The photo above is us, New Year’s Eve, 2009. It was the first or second year my oldest stayed up until midnight, he toasted our flutes of champagne with his own of sparkling apple cider and felt so grown up while his little brother slept through it all. I had worked that night and had a bunch to drink before I rushed home to ring in the new year with my dears. I’m guessing that after the ball dropped we shuffled Jack quickly off to bed and we drank more, my husband was probably tired and ready to go to bed and me just getting started- “Just one more!” I would demand and he would acquiesce rather than risk setting me off and end up staying up even later to fight instead of drink.
I’m well on way to drunk when we took that picture. My eyes are always my dead giveaway, but sometimes I’m the only person that can see that I’ve disappeared, to me my eyes look blurry, crossing a very tiny bit, looking far far away even though things are quite close. And this is exactly the way I wanted to feel when I drank: far far away, signals all crissed and crossed, swallowed up. I’m not here anymore.
When I first got sober I wanted to leave that shitty woman as far from me as I could go, I wanted to shed her skin a thousand million times until I was unrecognizable to myself, until you would never ever guess she had ever ever been me. I wanted to be separate from that version of myself, so cut off that there wasn’t even a blurry memory of a single phantom limb or reminder of the amputation.
After a few years of sobriety I began to understand that I was still here, that I wasn’t leaving. I was beginning to be at peace with admitting that I was my self, my view had expanded wide enough to see past the drunk woman I hated to find the tender girl I was before the hurt of life got in the way. But I was still two separate versions of myself: the unspoiled breakable girl and the woman who didn’t drink anymore. Built with courage but scared, free but jailed, I could hold my own hand but not been ready to merge these two: I think of them both as parts of me that are who I really truly am but they remain friendly strangers- these parts of me that recognize each other but haven’t trusted that one will allow the other to exist.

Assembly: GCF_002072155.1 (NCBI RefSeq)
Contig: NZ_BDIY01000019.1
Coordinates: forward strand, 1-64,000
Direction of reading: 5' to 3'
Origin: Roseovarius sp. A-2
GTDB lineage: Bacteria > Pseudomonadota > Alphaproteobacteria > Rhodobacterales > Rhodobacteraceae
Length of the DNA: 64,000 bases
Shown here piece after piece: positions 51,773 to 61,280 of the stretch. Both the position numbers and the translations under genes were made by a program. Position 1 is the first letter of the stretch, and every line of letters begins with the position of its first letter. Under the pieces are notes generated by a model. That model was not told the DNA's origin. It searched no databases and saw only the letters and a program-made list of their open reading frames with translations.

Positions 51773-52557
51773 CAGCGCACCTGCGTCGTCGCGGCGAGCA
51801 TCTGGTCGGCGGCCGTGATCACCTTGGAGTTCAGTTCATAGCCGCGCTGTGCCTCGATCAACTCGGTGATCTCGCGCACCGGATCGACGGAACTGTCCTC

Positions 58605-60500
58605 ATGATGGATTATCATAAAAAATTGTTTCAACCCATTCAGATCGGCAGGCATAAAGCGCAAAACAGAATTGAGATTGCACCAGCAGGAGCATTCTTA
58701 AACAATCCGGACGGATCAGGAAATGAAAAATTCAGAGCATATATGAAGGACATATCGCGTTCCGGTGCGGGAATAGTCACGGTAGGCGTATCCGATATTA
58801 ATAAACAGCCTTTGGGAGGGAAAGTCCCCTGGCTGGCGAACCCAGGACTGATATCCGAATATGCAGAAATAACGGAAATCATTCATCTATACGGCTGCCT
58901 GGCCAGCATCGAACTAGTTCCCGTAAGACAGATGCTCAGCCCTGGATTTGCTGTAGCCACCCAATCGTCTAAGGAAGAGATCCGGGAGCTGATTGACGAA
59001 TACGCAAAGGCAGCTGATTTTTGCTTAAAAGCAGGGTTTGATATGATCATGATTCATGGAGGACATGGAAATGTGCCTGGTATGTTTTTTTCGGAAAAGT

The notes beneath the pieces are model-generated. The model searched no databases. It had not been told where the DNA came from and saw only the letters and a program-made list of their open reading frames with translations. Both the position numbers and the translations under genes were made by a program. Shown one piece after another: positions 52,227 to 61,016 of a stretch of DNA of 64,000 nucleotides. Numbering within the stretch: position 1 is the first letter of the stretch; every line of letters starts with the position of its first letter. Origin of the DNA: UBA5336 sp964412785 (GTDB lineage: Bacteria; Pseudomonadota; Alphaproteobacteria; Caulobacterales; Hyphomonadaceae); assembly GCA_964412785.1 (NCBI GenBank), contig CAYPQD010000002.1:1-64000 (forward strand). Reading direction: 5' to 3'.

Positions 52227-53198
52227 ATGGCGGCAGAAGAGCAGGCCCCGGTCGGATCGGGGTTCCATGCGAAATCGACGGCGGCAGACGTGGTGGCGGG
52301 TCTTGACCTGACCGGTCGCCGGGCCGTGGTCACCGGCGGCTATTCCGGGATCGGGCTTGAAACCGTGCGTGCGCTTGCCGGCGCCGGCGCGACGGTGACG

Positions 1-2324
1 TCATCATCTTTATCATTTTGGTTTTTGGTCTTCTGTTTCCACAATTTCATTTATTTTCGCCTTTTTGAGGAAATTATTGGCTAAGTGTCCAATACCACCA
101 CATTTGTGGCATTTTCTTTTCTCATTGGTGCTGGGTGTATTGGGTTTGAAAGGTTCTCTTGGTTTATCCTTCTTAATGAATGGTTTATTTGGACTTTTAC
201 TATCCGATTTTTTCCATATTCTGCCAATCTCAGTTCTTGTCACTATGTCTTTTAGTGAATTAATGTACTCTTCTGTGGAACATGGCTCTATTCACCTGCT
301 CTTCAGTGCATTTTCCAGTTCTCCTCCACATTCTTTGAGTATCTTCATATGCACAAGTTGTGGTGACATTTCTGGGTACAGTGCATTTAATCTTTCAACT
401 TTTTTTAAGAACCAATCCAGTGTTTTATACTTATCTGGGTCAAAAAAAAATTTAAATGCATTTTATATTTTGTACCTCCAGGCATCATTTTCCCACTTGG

A few months ago on a walk in the woods the idea arrived that I was ready to be one person again. I could be finished protecting myself from myself, after four years I am allowed to be trusted. The two hands that represent what I was and what I am have reached across the middle and kept holding on when they used to drop. Instead of passing on the street with a friendly wave they shook hands and held on, each as each, melded together as one person, one woman who is unspoiled and breakable and sober and trustworthy. I have been protecting what is sweet and tender in me from the damage I’ve been known to do. I know now that this isn’t necessary anymore.
My word this year is MERGE. Combining one into the other. Blending what has been and what will be. Becoming indistinguishable: the parts that are fragile and the ones that fight all singly recognizable as just me. Merging the hope and joy of my five year old self with the wisdom and care capably held by this woman at age forty-five. All the heartbreaking hard lessons I learned along the way? They are here too, part of my merge, here to make certain that this one woman never forgets to honor where I came from, where I’ve been, and all the places I’m yet to go.